• Kitchen: Save money and water by scraping—not rinsing— dishes before putting them in the dishwasher. Today’s models are so efficient that rinsing is not necessary.

• Home office: Screensavers don’t save energy. Instead have the computer switch to sleep mode when idle.

Terra Wellington is an actress and author and has been a popular television guest due to her advocacy of healthy living and environmental topics.

An active supporter of ocean conservation and the Monterey Bay Aquarium’s Seafood Watch program, Terra is the author of the book  The Mom’s Guide to Growing Your Family Green: Saving the Earth Begins at Home (St. Martin’s Press), a comprehensive real-person’s guide on how to help the planet and protect your family.

She has also dedicated her time to Oxfam in supporting international relief efforts, as well as supported the Los Angeles homeless relief charity EDAR.

Terra recently starred on CBS’ “Criminal Minds,” has been a series regular on the television pilot “Rx,” and also appeared as the General Caffarelli’s wife in the award-winning period film “The Last Days of Toussaint L’Ouverture.” The Toussaint film was dedicated to the victims of Haiti’s devastating 2010 earthquake. See more at IMDb.com.

A champion of healthy lifestyle and eco-friendly choices, she has had the unique opportunity to be a major-brand spokeswoman for over 100 companies’ healthy living and planet-loving brands. Terra has also had the pleasure of appearing on hundreds of television and radio programs over the years to get out important public messages, including The Montel Williams Show, WCBS’ This Morning, Chicago’s WGN, Martha Stewart Living Radio, and The Daily Buzz.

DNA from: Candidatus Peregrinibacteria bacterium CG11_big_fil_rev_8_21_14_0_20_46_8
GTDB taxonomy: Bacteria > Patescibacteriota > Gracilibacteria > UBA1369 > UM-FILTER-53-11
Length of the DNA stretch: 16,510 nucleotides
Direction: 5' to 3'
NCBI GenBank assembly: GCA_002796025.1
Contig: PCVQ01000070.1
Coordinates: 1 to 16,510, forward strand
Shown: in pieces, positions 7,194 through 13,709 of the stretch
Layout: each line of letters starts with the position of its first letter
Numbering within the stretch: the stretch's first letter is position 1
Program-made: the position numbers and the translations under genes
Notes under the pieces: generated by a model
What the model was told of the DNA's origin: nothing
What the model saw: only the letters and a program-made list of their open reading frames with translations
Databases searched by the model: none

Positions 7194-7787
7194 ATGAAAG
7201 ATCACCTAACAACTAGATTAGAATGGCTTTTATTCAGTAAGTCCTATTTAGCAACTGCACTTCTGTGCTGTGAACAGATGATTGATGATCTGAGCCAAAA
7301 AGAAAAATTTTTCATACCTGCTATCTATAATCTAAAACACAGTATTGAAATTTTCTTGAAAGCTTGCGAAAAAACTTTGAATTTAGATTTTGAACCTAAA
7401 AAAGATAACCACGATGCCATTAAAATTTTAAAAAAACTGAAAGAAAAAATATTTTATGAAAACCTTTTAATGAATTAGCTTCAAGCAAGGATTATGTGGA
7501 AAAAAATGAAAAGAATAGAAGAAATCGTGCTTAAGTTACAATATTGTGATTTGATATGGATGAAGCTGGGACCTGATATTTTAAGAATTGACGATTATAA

Terra Wellington picTerra regularly contributes articles to several publications on family, healthy living, and eco issues, including Los Angeles Family Magazine and ThriftyandGreen.com. She is the former wellness editor of Fit Body and Real national women magazines, previously contributed at ClubMom.com and Aisle7 syndicated health content, and wrote the syndicated column Terra Wellington’s Balanced Living.

The Mom’s Guide to Growing Your Family Green: Saving the Earth Begins at Home (Stonesong Press Books) [Paperback]

source: About Terra Wellington | Terra Wellington // Official Site

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Gulf of Mexico Oil Spill Blog How to Get Medical Marijuana In Arizona

How to Get Medical Marijuana In Arizona

Currently there are two ways to get medical marijuana in Arizona. You can grow your own if you are registered with the state health department as a patient.

Second you can find a caregiver who is registered with the state. As a patient you are allowed 2.5 ounces every two weeks. As of this posting there are no legal dispensaries in the state of Arizona.

Matching patients with caregivers can be a bit tricky. One service I found is Compassion First AZ. They can be reached by form @ CompassionFirstAz

How to Get Medical Marijuana In Arizona How to Get Medical Marijuana In Arizona